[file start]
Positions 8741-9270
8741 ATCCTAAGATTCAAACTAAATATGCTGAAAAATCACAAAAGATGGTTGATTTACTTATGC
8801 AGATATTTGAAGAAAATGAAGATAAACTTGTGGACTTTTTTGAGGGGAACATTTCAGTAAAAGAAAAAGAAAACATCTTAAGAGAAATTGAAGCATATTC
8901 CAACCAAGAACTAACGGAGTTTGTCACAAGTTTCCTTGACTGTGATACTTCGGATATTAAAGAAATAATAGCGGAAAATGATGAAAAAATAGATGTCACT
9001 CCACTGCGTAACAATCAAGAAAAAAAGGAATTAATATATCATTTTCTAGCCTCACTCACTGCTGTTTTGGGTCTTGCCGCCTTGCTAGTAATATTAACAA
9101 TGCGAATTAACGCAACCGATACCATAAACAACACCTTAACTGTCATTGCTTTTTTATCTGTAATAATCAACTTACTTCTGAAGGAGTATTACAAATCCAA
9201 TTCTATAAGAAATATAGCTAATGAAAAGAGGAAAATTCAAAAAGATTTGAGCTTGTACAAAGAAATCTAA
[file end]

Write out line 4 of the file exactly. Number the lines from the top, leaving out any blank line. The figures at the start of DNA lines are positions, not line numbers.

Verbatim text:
8901 CAACCAAGAACTAACGGAGTTTGTCACAAGTTTCCTTGACTGTGATACTTCGGATATTAAAGAAATAATAGCGGAAAATGATGAAAAAATAGATGTCACT